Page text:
Jeremiah 36:10 Then, in the hearing of all the people, Baruch read the words of Jeremiah from the scroll, in the house of the LORD, in the chamber of Gemari’ah the son of Shaphan the secretary, which was in the upper court, at the entry of the New Gate of the LORD’s house. (cf. 36:11-12, 25)

Jeremiah 36:4 Then Jeremiah called Baruch the son of Neri’ah, and Baruch wrote upon a scroll at the dictation of Jeremiah all the words of the LORD which he had spoken to him. (cf. 36:5, 8, 13-19, 26-27, 32)

The Express article, “Archaeology news: Ancient seals unearthed in Israel prove Biblical prophet existed – claim” (Sebastian Kettley, 3-1-21) provided more evidence:

Were the Hebrew prophets Isaiah, Joshua and Ezekiel real figures?

Tom Meyer, a professor in Bible studies at Shasta Bible College and Graduate School in California, US, believes this is the case. . . .

Professor Meyer told . . . “In 1982, Israeli archaeologists were excavating the layer of ruins from the time of Jerusalem’s destruction by Babylon in 586 BC.

“In a place that has now been labelled ‘The Bullae House’, archaeologists discovered over 50 bullae or seals dating to the time of the famous Jeremiah the prophet.” . . .

“Bullae were used for the purpose of sealing or authenticating documents of importance.

“One of these seals mentions a person named ‘Gemariah the son of Shaphan’.”

Gemariah is mentioned in passing in Jeremiah 36, as an official scribe under King Jehoiakim. . . .

But the discoveries do not end there. Two more seals linked to the Biblical prophet were discovered in a private collection housed in London.

The seals were stamped with the name of “Baruch son of Neriah” who is described in the Bible as a friend and scribe of Jeremiah.

One of these seals even contained a fingerprint, which may have even belonged to Baruch himself.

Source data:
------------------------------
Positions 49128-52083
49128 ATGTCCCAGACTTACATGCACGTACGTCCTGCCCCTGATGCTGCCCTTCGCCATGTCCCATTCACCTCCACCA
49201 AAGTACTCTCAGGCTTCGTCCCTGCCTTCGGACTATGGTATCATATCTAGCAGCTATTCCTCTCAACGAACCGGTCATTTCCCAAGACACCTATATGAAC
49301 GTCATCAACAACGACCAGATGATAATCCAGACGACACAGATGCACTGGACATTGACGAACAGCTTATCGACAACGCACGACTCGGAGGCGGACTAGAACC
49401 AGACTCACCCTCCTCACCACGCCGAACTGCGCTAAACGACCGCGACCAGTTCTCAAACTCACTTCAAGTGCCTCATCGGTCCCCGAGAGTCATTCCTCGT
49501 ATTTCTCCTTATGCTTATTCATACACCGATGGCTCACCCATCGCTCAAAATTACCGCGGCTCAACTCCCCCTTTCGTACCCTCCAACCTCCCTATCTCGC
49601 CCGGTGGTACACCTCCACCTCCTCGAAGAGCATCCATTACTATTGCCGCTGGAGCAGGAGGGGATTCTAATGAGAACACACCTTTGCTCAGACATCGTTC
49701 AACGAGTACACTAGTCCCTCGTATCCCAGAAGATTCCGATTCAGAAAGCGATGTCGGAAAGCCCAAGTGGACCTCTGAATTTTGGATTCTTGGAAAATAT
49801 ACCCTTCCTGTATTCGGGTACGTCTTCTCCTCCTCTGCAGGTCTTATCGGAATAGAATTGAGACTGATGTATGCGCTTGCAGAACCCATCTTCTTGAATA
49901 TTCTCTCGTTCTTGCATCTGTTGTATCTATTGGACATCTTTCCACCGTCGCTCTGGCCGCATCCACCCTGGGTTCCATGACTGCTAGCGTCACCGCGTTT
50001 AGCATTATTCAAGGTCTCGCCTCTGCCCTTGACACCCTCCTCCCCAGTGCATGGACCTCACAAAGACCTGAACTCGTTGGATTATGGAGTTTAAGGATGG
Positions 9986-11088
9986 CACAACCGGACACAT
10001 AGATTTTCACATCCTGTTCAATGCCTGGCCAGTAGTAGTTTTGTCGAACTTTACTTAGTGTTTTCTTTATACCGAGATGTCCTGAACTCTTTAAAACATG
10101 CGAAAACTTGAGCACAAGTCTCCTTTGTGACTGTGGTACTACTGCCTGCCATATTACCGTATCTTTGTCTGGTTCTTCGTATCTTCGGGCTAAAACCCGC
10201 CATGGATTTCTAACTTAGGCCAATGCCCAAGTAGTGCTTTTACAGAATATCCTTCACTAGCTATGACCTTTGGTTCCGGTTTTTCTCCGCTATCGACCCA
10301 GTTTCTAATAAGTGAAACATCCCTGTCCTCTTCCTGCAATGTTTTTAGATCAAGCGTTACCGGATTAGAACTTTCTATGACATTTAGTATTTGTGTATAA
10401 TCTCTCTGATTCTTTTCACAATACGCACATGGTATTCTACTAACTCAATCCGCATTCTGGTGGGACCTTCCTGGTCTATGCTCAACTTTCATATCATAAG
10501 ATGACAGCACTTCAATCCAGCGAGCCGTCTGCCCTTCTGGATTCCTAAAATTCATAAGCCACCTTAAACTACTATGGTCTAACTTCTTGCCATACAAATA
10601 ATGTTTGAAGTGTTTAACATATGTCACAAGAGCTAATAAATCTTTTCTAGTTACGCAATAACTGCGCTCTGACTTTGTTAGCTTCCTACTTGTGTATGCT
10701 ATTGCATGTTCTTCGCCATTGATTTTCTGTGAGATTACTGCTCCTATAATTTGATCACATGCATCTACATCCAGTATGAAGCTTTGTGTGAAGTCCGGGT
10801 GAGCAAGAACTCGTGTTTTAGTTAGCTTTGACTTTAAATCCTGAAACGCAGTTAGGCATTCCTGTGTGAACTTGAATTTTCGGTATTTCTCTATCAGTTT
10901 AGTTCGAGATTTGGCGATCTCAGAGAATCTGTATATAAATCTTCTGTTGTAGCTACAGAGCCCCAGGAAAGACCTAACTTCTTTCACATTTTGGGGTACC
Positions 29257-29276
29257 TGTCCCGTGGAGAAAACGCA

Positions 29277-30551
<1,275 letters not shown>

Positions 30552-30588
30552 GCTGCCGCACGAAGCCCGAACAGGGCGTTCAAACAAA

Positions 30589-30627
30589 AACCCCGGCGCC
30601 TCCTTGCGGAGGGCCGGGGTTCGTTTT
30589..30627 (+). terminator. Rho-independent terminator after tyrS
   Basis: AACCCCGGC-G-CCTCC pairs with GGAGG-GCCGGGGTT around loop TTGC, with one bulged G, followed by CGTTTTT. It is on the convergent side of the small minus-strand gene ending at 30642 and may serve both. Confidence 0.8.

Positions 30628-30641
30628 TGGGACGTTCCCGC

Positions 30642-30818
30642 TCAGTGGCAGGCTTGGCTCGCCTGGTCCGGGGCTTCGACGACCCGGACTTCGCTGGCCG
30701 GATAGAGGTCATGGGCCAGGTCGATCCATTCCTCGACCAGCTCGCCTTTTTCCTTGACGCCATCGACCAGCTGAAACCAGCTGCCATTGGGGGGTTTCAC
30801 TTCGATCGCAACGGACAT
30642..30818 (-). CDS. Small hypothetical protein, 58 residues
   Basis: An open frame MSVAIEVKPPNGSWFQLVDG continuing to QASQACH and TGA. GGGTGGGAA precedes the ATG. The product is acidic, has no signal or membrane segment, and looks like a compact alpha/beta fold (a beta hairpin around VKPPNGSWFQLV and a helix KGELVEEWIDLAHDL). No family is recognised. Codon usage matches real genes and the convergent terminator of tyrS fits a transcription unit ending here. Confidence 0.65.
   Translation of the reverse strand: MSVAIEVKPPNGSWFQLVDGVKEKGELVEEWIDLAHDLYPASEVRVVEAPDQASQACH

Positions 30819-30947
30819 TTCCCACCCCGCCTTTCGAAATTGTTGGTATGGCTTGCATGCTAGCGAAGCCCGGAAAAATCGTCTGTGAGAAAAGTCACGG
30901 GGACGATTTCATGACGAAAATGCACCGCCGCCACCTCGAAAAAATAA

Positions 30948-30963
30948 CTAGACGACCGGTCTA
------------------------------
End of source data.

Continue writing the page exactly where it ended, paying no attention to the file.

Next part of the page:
The article by John Oakes, “Is there any historical or archaeological evidence outside the Bible for the prophets of Israel such as Daniel and Jeremiah?” (Evidence for Christianity, 7-13-20) concurs:

In 1975 a collection of 250 clay seals (scarabs) were found about 44 miles southwest of Jerusalem. These seals were used to authenticate letters from their senders.  One of them was from “Berekhyahu, son of Neriyahu the scribe.”  This is almost certainly the Baruch of Jeremiah.  Yahu was a common ending of names of Jewish people at the time.  Baruch means blessed.  Berekhyahu means blessed of God.  The secretary of Jeremiah was Baruch, son of Neriah (Jeremiah 36:8).  I am sure there was more than one Baruch, but given that the seal mentions a secretary Baruch, son of Neriah, and since it comes from about the right time, we can conclude that almost certainly this is the actual seal of the actual secretary of Jeremiah.  If we can establish beyond reasonable doubt that the Baruch of Jeremiah is a real person in the position we know he had in the book of Jeremiah, then we can conclude that, almost certainly, the biblical prophet Jeremiah was a real person as well.